Suh owes only his play, not explanation

Upon reentry to his football life, Ndamukong Suh made one thing clear: he wouldn't be discussing anything other than football.

A group of a dozen or so reporters gathered around a small podium on the corner of the Lions Allen Park training facility’s turf at the conclusion of the team’s Wednesday practice. 

Head coach Jim Schwartz had already been to the podium, as had Matthew Stafford, but not a reporter budged. 

Like most Lions fans, they were awaiting the return of Ndamukong Suh.

Wednesday marked the first contact between Suh and the local media after his two-game suspension and a car accident that occurred during the time off.

Suh emphatically conveyed a couple of messages: He was looking forward to returning to the field and playing the Oakland Raiders. And he wasn’t willing to talk much about the suspension or the accident.

Suh also had a radio interview on 97.1FM The Ticket, similarly side-stepping questions before he – albeit politely – ended the interview early. (Listen to the interview here.)

But isn’t Suh obligated to discuss the situation – at the very least the football-related one – with the media?

“I wouldn’t necessarily [agree with that],” Suh said. “It doesn’t always involve you guys. It’s been [dealt] with, you guys make your speculations and then you report what you think is right and what’s not right.  The most important thing right now is this football team and not me individually and it’s me being part of this football team and us going down to Oakland and taking care of business.”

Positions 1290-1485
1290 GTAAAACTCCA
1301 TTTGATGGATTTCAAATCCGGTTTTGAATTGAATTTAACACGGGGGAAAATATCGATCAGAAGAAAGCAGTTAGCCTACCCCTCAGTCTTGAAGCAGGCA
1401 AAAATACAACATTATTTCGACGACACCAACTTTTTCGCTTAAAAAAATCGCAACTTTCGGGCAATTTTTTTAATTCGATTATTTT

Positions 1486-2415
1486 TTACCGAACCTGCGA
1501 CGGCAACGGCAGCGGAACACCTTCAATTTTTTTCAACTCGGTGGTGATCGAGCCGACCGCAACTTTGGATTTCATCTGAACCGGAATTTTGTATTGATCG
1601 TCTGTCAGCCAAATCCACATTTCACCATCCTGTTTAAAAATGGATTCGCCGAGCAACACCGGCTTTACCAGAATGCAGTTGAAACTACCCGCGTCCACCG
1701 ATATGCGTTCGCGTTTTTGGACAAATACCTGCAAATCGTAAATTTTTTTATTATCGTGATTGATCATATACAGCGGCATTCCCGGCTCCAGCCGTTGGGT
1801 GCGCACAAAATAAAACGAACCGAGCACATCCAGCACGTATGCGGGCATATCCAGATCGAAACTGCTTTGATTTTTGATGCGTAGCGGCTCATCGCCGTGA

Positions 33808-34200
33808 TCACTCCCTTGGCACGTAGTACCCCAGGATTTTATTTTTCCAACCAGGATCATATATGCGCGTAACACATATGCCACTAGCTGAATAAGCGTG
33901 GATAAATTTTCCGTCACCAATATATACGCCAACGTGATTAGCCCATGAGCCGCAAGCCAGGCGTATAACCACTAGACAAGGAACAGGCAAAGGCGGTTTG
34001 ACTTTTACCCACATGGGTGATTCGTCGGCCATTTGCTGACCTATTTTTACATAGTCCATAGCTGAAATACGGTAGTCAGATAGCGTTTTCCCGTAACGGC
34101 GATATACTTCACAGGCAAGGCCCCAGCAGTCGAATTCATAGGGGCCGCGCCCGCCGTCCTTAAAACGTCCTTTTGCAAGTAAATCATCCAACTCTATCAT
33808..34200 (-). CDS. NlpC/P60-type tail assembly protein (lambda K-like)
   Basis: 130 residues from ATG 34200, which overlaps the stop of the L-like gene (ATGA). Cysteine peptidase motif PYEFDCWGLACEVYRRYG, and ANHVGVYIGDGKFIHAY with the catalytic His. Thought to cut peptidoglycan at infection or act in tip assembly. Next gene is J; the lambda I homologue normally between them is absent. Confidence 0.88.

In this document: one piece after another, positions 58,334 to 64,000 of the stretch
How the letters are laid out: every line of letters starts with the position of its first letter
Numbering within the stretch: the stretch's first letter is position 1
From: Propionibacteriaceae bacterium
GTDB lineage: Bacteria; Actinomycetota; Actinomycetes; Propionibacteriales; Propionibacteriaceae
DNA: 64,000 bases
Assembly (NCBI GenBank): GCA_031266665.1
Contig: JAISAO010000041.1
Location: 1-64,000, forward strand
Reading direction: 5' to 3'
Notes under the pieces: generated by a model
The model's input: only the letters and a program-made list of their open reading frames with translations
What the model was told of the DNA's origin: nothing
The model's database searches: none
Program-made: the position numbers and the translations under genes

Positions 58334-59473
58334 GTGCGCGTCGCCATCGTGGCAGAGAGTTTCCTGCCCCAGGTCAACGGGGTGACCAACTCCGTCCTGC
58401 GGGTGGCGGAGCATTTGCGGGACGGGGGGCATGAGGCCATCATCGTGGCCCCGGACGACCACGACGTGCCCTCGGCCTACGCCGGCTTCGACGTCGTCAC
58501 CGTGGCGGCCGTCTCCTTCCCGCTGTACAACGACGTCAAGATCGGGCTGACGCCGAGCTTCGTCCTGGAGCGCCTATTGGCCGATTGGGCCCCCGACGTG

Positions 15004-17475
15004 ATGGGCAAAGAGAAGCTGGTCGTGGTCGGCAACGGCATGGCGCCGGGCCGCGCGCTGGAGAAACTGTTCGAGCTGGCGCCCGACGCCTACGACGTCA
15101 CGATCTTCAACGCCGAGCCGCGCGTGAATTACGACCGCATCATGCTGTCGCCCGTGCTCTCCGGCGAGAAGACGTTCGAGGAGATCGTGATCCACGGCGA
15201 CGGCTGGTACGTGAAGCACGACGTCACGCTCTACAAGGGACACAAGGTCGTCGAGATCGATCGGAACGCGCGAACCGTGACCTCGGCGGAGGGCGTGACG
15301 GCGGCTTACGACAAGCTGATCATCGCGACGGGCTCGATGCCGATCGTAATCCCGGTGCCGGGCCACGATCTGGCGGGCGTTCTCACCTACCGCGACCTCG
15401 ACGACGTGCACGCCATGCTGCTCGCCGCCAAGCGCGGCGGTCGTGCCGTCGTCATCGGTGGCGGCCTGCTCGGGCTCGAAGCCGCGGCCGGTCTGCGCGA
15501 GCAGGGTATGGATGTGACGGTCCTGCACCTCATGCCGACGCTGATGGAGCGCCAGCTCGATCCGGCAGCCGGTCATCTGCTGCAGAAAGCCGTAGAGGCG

Suh later added: “You’re going to write what you want to write.  I’m going to move on with my life and continue to play football, have fun with it and live with my family and friends.”

Suh’s tight-lipped waltz, eluding questions as if they were would-be blockers, is infuriating irritating to many fans and media members alike who have been eagerly anticipating Suh’s post-suspension thoughts and explanations. 

Truthfully, Suh is not in the wrong.  He has no obligation to further comment about these past events and his mantra of, “looking forward to playing Oakland” easily fulfills what he “owes” the media -- and it actually is the best thing for his team.

Questions about Suh were directed towards many of the other players on the team and, if the fallout from the suspension wasn’t already a distraction, constant media inquiries about Suh may escalate it into one.

Suh also refused to comment or elaborate on any conversations he's had with teammates.  However, head coach Jim Schwartz confirmed the two did have a meeting upon his return to the team, while many players simply welcomed back their teammate.

“It’s great to have him back,” said defensive end Cliff Avril.  “He’s ready to play, he’s focused, he’s the same ole Suh, enjoying football... He’s fine, he seems cool, he’s talking, he’s vocal, he’s the same old guy at work and having fun.”

There doesn't seem to be any players that might hold a grudge or resent their teammate for what happened, although Suh's onfield actions put his team at a disadvantage during a postseason jaunt. Rather, they are simply happy to have one of their most valuable players back on the field as they continue their playoff push.

There is nothing Suh can do to change what happened. As he's reminded everyone, he's moving on with his teammates in tow. The rest of us, fans and media alike, should follow.

Suh owes hard work, consistent effort and effective play to teammates and the fans.  All of which he appears fully prepared to do for the remainder of the season.

The rest should be left where it is -- in the past. 

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